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The Festival Lammas & Hekate

Lammas is the festival which is sometimes forgotten or overlooked - maybe because we celebrate it during the summer school holidays here in Europe? Or maybe it is not sexy enough! Either way, if you work with the Wheel of the Year and want to adapt it to fit the Goddess Hekate, while holding onto some of the traditional leanings of Wicca or Druidry, then this blog is for you!

The Wheel of the Year is a modern set of festivals, created by Gerald Gardner and Ross Nichols (founders of Gardnerian Wicca and OBOD Druidry respectively) circa the 1950s, the idea of celebrating the changing seasons is of course ancient. These festivals were part of the necessary cycle of work and labour undertaken by almost everyone to ensure that food would be available throughout the year - it was an essential activity.

In the anthology Hekate: Her Sacred Fires the Priestess Amelia Ounsted shared information and insights on how she adapted, with the help of friends, the Wheel of the Year, to be centred on the Goddess Hekate. It is not traditional, but it is an interesting perspective (and one that works) for those who work with the Wheel of the Year and who want to celebrate Hekate throughout. This is the extract (with permission) for the Lammas is from Amelia's article "A Goddess for All Seasons".

The Festival of Lammas:

Lammas (usually 1st August) is the first of three harvest festivals celebrated on the Wheel of the Year. As the harvest of grain this is the time in the journey of the God when he is cut down, sacrificed so he may be born again as the child of promise at the Winter Solstice. It is the Sabbat at which we prepare to reap the seeds that we have sown at Imbolc/Spring Equinox and we recognise that to do we must sometimes be prepared to make a sacrifice. In much the same way that we might really want that new job but we must sacrifice our old one to get it (and the pay packet for a more stimulating role or ease of travel and so on).
Think about making a sacrifice to Hekate as part of your devotion; perhaps giving up something that you like, in order for her to bestow her blessings. This is also a time when we can give thanks for our personal harvest from the year. If our Harvest is not quite what we hoped for it is worth remembering the words of Hesiod: "For to this day, whenever any one of men on earth offers rich sacrifices and prays for favour according to custom, he calls upon Hekate. Great honour comes full easily to him whose prayers the goddess receives favourably, and she bestows wealth upon him; for the power surely is with her". We can make offerings to Her to encourage our own harvest. I would not recommend the sacrifices of sheep or dogs which were common in Greece, but we know that eggs, honey and garlic are all acceptable sacrifices to the goddess. We could also consider using the bounty of the harvest to prepare a meal for friends in the manner of a Hekate supper. For me the strain of cooking is quite enough of a sacrifice as it is (as eating the results may be for others!). As Hekate suppers were arguably a form of charitable giving we may wish to make a financial sacrifice as well.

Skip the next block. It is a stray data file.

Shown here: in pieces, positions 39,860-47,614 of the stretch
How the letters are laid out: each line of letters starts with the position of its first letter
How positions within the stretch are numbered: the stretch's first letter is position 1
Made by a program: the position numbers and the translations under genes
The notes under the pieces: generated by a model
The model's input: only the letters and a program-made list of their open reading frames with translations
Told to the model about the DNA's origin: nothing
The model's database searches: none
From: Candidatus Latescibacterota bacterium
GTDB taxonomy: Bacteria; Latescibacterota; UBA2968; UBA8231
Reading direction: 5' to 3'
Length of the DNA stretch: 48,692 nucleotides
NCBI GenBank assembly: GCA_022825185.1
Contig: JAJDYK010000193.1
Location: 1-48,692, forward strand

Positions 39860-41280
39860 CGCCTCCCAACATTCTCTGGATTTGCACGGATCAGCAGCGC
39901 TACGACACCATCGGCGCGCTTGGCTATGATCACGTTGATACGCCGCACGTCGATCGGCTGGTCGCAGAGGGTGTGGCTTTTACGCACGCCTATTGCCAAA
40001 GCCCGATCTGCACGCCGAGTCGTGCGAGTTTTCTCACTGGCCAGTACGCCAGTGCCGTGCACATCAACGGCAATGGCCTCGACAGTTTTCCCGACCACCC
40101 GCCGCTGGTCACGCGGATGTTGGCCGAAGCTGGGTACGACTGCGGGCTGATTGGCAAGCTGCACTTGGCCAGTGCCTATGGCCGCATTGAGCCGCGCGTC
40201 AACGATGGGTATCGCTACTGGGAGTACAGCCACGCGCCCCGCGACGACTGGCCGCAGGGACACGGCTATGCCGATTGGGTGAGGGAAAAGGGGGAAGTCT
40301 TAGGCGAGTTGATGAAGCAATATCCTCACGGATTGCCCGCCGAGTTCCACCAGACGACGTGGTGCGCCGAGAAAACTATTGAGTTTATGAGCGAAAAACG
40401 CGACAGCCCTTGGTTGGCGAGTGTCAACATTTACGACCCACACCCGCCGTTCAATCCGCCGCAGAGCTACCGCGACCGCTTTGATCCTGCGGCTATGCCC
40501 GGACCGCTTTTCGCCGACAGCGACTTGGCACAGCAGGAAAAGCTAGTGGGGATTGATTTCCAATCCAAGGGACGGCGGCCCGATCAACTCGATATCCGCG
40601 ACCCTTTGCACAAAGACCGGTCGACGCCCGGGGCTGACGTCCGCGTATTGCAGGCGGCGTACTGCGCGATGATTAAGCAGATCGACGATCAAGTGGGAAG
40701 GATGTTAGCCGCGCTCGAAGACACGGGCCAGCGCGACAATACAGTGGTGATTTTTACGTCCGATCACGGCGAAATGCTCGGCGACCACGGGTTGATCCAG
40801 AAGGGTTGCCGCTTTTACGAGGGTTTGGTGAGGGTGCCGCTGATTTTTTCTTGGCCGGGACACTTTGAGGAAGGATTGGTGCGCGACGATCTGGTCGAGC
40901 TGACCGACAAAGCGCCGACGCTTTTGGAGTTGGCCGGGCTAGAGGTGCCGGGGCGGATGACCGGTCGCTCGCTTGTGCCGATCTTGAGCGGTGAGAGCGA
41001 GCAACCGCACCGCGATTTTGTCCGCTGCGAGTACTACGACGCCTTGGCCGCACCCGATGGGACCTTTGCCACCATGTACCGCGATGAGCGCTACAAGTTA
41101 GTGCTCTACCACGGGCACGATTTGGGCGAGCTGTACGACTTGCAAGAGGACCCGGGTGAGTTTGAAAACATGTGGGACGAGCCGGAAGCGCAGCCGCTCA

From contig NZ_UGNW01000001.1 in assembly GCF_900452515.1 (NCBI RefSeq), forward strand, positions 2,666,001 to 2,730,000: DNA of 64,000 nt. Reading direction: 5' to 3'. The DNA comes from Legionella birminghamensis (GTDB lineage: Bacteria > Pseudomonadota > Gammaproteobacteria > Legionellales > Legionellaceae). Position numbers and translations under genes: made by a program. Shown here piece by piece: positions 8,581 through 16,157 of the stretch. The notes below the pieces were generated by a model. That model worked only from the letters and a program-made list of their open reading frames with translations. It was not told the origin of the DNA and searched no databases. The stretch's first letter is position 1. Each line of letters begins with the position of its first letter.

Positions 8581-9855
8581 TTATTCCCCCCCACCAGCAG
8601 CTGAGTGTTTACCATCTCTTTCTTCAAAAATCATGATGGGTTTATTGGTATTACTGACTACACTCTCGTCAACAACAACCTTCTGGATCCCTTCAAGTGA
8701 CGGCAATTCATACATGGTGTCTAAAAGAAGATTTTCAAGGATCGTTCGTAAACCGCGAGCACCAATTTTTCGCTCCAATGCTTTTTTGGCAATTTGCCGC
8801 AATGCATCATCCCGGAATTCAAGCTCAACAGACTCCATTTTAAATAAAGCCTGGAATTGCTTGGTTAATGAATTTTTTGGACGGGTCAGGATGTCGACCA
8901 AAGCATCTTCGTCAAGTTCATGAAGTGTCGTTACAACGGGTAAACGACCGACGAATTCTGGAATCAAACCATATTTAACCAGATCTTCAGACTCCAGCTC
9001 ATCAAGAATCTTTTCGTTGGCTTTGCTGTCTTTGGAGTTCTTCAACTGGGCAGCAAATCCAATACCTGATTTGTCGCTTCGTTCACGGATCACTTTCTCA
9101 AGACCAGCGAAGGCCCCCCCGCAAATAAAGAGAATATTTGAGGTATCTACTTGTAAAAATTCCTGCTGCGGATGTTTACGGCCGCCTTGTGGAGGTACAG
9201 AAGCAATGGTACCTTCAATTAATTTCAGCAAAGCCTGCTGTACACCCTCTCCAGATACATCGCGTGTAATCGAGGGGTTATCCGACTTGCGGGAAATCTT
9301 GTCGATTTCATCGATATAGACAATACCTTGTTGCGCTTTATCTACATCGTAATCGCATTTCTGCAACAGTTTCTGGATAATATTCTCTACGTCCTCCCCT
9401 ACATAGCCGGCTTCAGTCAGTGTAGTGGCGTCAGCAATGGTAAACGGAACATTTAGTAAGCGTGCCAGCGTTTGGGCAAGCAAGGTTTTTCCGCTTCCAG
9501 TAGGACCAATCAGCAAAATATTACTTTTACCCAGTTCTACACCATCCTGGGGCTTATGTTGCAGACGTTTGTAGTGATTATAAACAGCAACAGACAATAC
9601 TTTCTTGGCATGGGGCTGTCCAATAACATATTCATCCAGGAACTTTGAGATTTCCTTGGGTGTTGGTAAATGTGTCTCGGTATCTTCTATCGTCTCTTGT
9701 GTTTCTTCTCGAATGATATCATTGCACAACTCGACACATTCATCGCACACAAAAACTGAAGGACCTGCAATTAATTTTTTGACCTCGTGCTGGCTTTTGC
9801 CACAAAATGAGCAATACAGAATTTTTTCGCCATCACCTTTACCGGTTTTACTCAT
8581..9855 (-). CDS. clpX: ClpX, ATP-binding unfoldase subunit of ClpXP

At this time of fruitful harvest we can see Hekate as the dark mother who separates the wheat from the chaff and cuts away that which is unnecessary from our lives. If we have the courage we can work with Hekate as the goddess of transformation. This act of transformation whilst painful is reward in itself as we must transform and change in order to grow. This act of transformation was something that devotes of the ancient Mysteries at Eleusis appeared to have been striving for. A tomb stone of one initiate suggests that after death she would be transformed into Hekate herself.
Lammas is also a traditional time for fairs where people would meet to display and sell the wealth that the harvest had brought them. At these fairs as well it was common to play games and this often forms a part of our festivities when we celebrate Lammas today. It is worth remembering Hesiod's point about Hekate in relation to games and sports: "Good is she also when men contend at the games, for there too the goddess is with them and profits them: and he who by might and strength gets the victory wins the rich prize easily with joy, and brings glory to his parents." In August is frequently a time for summer holidays so it would be appropriate to invoke Hekate in her role as protector of travellers when you embark on your journey.

I hope you have enjoyed this - Amelia's full article is in the book, which is available both as a large A4ish size paperback or as a Kindle eBook from Amazon.

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Feb 21
Rated 5 out of 5 stars.

Thank you! Cool article! I am writing a dissertation in philosophy on this topic, so I am collecting such high-quality material. But to be sure of the result, I want to use an online service that I recently came across on the educational forum when I was looking for recommendations on structuring a doctoral dissertation. The platform offers useful tools and resources for developing compelling research proposals. The provided templates and examples made the difficult task of communicating my research intentions much easier.


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Again a very beautiful text connecting our beloved Hekate with the wheel of the year. <3


Aug 06, 2023
Rated 5 out of 5 stars.

Thank you! In my work with Hekate's Tribe, I hae not yet created a Lammas Ritual for Hekate! Now I have some great ideas!

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